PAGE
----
Hit the water, melt into the cold, head goes under, arms circle, a silken glide, above and below, breathe and exhale, liquid then air, in and then out, emerge then descend, think and then don't. Repeat. Take a breath. Sink. Deep. Deeper. To the bottom. The world through a watery prism. Like for Dustin Hoffman in that incredible scene in The Graduate. There's something amazing about swimming, once it gets hold of you it's hard to shake off, like droplets.
Have you ever become addicted to exercise? Started to crave the escape, the endorphin hit? Chase it, plan for the next? It's easily done. It's the reason I went swimming despite having a cold. I ignored it and now I'm here in bed, another day fading through the crack in the bedroom curtain, occasional fireworks glimpsed climaxing above rooftops, missing a night out with mates to celebrate a birthday.
The head cold morphed into something worse, something insidious, pernicious, that infiltrated my system, washed through my defences, brought me down flat like a well-executed terror plot.
I remember part of a poem in my Child's Anthology of Poetry, by Robert Louis Stevenson, The Land of Counterpane: "When I was sick and lay a-bed, I had two pillows at my head, And all about me toys did lay, To keep me busy all the day."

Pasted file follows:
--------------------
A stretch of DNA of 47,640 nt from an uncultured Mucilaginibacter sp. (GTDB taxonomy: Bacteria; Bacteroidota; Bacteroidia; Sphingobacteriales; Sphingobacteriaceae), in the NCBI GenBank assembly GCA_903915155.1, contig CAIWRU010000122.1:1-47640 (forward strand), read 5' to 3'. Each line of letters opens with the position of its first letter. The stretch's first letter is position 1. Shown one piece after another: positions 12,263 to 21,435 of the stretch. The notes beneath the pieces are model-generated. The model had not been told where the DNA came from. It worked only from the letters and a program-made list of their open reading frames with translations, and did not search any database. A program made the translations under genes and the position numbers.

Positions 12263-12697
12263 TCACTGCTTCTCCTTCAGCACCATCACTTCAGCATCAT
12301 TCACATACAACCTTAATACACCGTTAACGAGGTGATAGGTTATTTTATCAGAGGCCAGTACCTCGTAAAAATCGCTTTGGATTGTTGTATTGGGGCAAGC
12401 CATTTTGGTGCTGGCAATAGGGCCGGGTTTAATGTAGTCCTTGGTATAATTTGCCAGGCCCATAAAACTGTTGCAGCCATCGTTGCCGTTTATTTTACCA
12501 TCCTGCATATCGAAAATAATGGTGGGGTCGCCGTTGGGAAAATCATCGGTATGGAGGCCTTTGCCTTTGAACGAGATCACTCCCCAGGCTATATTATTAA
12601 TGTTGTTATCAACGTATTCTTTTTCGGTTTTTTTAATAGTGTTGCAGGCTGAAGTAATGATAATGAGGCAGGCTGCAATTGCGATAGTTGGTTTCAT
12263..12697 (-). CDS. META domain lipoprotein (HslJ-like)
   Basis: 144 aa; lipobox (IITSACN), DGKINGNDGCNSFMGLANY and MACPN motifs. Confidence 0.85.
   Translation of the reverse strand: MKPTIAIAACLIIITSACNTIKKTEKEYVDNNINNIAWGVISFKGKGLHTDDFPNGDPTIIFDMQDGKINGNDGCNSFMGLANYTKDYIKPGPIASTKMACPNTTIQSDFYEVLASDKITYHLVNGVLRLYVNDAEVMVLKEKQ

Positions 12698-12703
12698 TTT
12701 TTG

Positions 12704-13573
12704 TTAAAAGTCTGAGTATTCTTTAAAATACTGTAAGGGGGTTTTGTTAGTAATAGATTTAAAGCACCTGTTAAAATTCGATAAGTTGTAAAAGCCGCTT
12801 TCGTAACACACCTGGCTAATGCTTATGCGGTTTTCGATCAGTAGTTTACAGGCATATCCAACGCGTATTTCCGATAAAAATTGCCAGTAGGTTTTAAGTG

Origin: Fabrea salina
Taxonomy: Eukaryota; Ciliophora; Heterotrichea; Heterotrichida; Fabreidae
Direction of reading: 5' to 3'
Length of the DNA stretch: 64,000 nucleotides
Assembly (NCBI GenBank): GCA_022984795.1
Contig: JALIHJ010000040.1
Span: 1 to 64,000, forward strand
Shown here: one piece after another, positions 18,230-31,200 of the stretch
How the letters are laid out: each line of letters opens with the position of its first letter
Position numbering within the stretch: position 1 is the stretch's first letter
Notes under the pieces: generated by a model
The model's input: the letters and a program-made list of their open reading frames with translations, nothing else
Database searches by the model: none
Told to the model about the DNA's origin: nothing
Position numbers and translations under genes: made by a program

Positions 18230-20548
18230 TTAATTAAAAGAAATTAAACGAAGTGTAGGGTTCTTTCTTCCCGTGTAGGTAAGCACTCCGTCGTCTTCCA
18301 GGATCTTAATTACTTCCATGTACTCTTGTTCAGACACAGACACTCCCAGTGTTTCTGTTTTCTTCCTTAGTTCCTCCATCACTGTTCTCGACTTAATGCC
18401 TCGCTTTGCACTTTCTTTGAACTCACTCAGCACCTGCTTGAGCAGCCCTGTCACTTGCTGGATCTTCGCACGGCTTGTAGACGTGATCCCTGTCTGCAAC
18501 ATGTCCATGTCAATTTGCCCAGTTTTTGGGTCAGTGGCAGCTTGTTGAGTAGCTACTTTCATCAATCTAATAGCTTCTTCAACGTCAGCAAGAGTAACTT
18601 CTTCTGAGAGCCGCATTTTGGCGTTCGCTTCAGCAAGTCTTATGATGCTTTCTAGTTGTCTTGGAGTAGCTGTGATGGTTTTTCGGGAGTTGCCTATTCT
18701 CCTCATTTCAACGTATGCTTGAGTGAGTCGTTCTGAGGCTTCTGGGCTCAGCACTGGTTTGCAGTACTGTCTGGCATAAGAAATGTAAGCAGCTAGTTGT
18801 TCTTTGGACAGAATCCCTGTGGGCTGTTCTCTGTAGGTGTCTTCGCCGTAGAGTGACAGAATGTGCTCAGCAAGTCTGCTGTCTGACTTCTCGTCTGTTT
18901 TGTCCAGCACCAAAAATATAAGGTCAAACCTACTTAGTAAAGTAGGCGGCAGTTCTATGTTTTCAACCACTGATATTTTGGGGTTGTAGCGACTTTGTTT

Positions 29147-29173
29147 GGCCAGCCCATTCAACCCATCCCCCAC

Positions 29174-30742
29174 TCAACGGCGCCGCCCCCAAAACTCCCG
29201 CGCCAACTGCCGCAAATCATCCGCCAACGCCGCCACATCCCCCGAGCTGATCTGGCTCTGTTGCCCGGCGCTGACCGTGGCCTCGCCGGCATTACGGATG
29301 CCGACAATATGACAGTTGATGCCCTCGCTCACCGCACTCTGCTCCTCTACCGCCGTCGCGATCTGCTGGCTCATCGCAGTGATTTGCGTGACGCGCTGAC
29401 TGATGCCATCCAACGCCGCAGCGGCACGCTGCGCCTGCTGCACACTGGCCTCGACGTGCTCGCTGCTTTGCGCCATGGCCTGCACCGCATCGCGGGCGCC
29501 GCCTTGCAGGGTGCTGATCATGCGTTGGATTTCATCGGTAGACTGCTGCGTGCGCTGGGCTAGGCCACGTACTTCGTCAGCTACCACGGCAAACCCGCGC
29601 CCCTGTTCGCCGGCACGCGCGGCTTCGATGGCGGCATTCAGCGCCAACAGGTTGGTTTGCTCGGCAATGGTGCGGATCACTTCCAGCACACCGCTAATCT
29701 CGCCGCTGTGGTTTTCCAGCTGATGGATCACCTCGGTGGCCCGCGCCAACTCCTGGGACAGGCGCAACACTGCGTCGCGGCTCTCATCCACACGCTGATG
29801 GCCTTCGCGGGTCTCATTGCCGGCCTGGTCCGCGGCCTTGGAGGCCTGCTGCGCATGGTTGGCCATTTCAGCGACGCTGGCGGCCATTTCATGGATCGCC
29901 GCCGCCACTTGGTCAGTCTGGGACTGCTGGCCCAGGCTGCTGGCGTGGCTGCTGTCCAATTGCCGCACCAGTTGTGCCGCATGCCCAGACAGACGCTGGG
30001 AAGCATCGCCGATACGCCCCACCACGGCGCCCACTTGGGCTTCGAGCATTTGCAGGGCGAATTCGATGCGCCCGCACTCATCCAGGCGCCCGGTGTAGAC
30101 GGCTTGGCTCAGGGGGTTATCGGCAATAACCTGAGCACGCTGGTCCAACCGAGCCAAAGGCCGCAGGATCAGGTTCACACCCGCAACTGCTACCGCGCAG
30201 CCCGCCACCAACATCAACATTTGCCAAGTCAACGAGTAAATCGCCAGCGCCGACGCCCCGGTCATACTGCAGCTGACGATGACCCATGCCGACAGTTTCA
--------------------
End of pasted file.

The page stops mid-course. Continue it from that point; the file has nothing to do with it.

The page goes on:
He had a weak chest, Robert Louis Stevenson, a tendency to coughs and fevers as a child. Like many of the Romantic poets, like the Brontes, he died quite young: age 44. I'd like to give my illnesses a romantic spin, imagine I have a poet's lungs, if not the talent to go with them. If I'd lived in the 19th century and not this one I'd probably have succumbed to consumption by now.
I don't have toys about me on my counterpane but I do have stuff on the duvet: newspapers, books, Kindle, iPhone and, crucially, a laptop. I could do some work or continue writing something of my own, or I could carry on watching Homeland in the daytime, the ultimate sin. I started watching it when Eldest was back at half-term. We watch stuff together, we did the whole of Twin Peaks, Fargo, Breaking Bad. All I have to do is log in to the Netflix account, press 'continue watching' and...
So this is how I find myself gorging on episode after episode. Finish, click, play, forward through the titles,"previously on Homeland," back to suburban, paranoid, Star-Spangled Banner, flag on the immaculate front lawn, spooked-out, Washington DC. Filling myself in so I can watch season five: the ultimate debrief.
I take a break between episodes. It's warm. I open the bedroom window, remove clothing, lie on the bed. Wind rattles the loose casement, curtains flutter, guns flare from the office where Youngest is playing a computer game. I shut the laptop. Sleep...
Later. It's dark. The familiar room is alien, menacing, full of shapeless forms. Is it day or night? Week or weekend? I'm bathed in sweat. The door opens. Did someone open it or is it the wind? Where am I? In a cabin in the woods by a lake with a handsome marine. He's strong, intelligent, a tortured soul. Gunfire ricochets. A shell explodes overhead. Is he friend of foe? Only I can save him. He approaches the bed. Something amazing is going to happen, something erotic, poetic, life-changing, defining, cleansing, a rebirth, an epiphany.
"I'm doing soup," says Husband, "chicken broth or pea and ham?"
Love E x
P.S. Turns out 'binge-watch,' to watch multiple episodes of a television programme in rapid succession, is the Collins Dictionary word of the year 2015. I watched 22 episodes of Homeland in one weekend. So I caught the zeitgeist as well as the flu.